Plot: The adventures of John Shaft are so well known that even in distant lands the people know just how bad this man is. But he doesn’t let his fame go to his head and he just lives his life from one day to the next. Soon however his life will take a change he won’t soon forget, one that will push him to the limits of his badness. After he prevented some hoodlums from swiping his hubcaps, Shaft heads home to relax from his jogging trek. When a strange man is waiting for him in the elevator, Shaft is cautious and manages to lose him, after which Shaft heads on up to his apartment. But the bad man comes back and soon Shaft is drugged, then left buck naked in a strange location. He passes the strange tests his kidnappers create for him and he learns of his reason for being present. Some men offer Shaft some serious cheddar and a beautiful woman if he will infiltrate a slave ring in Africa, but if he refuses they will kill him on the spot. Since Shaft knows the score he agrees and heads off to Africa to romance the ladies, lay the smack down on the bad guys, and end this brutal slave ring.
Entertainment Value: This one has John Shaft waking up buck naked in a room full of sand and engaging in numerous stick fights, so you know Shaft in Africa is a fun, wild sequel. After Shaft’s Big Score ramped up the action elements, this movie opts to focus on sex, one liners, and a lot of fights with sticks. Like a lot of fights with sticks. So the formula has once again been tweaked a little, but this is still a Shaft movie through and through, with our ultra cool hero in the lead and all the detective work, lovely ladies, and kicking ass you’d expect. And while the shift from an urban setting might feel like a drastic one, the approach works and not only suits the Shaft character perfectly, but opens up new narrative routes to explore. I appreciate the risks taken to take Shaft in new directions and seeing him in a new locale, one so unfamiliar to him, allows for a much different experience. He is still as cool as ever, but his new surroundings ensure some fresh elements to showcase his talents in. I also think the tone is more over the top at times, with more punchy dialogue and quotable moments, as well as Shaft’s persona dialed up a few more notches. I think this proves to be a fun, worthwhile sequel and more than lives up to the series’ reputation.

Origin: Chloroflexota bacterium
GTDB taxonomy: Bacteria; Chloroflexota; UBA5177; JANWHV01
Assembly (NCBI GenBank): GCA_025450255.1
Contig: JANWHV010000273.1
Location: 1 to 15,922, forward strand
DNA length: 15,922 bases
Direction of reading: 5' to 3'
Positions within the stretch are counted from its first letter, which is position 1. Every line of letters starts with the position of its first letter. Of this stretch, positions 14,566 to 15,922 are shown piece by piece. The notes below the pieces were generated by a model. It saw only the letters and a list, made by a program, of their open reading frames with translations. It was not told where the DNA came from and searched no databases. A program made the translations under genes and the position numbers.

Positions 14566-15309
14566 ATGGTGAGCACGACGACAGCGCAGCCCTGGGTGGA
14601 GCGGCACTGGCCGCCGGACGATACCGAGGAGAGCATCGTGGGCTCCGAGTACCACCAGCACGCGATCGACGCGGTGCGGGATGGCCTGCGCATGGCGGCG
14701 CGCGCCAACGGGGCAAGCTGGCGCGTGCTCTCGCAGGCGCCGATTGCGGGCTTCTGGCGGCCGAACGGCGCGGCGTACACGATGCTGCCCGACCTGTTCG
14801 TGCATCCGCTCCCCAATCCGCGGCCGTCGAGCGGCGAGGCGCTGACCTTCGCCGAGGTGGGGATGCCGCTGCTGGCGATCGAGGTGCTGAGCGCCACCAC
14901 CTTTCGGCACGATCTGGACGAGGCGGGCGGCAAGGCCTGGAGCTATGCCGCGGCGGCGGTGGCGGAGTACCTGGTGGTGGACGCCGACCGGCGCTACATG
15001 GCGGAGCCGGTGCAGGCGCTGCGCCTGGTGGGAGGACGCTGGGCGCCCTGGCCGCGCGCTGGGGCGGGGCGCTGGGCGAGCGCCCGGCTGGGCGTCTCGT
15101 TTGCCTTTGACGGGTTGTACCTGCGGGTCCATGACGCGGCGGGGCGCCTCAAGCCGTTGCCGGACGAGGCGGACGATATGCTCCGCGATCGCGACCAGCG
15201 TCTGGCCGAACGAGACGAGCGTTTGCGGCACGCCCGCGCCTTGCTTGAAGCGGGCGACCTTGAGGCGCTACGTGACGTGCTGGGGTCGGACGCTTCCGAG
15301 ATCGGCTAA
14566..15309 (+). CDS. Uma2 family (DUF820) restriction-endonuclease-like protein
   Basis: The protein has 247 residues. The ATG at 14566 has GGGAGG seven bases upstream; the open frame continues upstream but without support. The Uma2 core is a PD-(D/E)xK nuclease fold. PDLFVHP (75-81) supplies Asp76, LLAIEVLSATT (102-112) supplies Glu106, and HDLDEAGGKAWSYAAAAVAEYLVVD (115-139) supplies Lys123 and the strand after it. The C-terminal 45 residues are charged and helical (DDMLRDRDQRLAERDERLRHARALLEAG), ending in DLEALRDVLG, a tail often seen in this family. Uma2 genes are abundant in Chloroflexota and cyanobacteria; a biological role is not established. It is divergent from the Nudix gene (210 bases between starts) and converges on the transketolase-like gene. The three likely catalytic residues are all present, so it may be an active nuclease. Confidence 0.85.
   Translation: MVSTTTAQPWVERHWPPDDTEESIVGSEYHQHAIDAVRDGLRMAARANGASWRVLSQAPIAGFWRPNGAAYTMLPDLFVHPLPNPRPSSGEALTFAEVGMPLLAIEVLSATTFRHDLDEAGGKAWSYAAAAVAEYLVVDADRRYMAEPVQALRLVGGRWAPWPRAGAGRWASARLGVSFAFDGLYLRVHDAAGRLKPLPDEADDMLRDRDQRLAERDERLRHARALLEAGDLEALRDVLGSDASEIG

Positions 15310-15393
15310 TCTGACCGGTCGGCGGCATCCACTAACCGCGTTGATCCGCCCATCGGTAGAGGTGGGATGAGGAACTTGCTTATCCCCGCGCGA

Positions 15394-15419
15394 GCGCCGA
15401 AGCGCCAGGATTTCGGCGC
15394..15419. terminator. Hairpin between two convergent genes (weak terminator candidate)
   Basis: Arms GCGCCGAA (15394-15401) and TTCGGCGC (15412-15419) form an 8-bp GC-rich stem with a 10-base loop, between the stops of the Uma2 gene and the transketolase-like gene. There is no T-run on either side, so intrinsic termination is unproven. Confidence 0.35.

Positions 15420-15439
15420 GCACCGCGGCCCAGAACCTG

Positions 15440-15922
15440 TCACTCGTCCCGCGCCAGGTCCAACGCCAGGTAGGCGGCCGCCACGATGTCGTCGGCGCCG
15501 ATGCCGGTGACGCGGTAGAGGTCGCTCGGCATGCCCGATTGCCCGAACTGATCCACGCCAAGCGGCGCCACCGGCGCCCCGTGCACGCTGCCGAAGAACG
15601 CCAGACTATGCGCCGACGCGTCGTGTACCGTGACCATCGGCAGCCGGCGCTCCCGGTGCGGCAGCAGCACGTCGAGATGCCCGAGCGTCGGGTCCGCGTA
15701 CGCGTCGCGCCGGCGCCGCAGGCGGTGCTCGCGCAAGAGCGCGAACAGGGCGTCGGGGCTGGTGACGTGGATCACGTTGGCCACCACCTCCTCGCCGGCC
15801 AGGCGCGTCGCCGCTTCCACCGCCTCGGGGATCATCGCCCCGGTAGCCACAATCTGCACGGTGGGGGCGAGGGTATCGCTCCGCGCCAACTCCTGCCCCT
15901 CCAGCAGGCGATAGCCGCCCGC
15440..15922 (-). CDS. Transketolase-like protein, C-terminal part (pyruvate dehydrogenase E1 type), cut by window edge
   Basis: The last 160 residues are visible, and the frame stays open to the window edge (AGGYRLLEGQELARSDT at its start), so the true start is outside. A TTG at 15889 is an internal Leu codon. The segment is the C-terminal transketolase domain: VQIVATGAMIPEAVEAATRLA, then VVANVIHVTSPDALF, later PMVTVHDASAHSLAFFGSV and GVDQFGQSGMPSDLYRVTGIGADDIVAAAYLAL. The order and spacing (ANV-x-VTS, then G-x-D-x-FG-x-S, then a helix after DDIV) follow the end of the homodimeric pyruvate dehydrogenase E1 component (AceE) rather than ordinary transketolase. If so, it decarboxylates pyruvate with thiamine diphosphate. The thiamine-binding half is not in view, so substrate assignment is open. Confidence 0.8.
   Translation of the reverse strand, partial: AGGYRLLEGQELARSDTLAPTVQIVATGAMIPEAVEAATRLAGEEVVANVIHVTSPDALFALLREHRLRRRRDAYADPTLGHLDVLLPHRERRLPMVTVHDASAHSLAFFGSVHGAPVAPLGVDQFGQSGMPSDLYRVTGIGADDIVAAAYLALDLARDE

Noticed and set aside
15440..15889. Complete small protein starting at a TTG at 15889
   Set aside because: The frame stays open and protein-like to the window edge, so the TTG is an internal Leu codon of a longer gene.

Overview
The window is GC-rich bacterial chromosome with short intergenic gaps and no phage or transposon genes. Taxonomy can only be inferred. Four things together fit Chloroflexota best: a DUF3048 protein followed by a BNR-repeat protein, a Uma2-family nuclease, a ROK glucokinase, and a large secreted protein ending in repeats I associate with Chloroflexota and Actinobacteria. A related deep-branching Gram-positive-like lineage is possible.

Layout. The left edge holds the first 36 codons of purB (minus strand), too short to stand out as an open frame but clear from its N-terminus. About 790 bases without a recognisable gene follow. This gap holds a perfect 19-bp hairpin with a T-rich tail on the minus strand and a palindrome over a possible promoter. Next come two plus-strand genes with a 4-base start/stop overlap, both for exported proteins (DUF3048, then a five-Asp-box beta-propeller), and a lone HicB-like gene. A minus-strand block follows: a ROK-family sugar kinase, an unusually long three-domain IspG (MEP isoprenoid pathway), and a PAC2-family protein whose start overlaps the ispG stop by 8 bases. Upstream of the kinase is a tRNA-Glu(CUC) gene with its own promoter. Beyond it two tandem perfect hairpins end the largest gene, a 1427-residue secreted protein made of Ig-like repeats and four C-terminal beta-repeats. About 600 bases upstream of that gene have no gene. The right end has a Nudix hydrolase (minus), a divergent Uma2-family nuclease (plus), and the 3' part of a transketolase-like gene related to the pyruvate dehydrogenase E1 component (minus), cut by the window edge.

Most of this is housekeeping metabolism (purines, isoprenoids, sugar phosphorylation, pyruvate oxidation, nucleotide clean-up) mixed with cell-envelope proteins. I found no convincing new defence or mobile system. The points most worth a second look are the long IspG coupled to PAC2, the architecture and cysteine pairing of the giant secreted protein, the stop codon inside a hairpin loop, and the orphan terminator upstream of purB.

This sequel brings back Richard Roundtree and as he did in the previous two movies, Roundtree carries the movie and makes sure John Shaft remains one of the coolest characters around. As always, he handles the action scenes well enough and even looks passable in the numerous stick fights, but where he really shines is when he can let his charisma take center stage. Roundtree keeps the character true to the previous movies, but the material lets him add some heightened dimensions, playing up some elements even more than before. This leads to almost James Bond type moments with the ladies, as Shaft plays it cool, but detached and even sends one dead girl off in a boat after sex, since she always wanted to take a boat ride. I always appreciate Roundtree as a performer and he simply commands the screen as Shaft, so I liked seeing him able to bring more to the table this time around. If you want more of Roundtree as Shaft, be sure to look up the television movies based on the Shaft character. The cast also includes Frank McRae, Frank Finlay, and Vonetta McGee.
The Disc: As Warner Archive’s Blu-ray release of Shaft’s Big Score looked excellent, I hoped that trend would continue here and it does, as Shaft in Africa has been given a tremendous treatment. The print looks almost pristine in most scenes, with inherent grain intact, but almost no debris or other signs of time’s tolls. This allows for a sharp, super refined looking image that shows off impressive detail and depth, down to the finest small visual touches and textures. The colors have a natural, but rich presence and contrast is on the mark, so just a top tier presentation. On the extras front, we have the film’s theatrical trailer.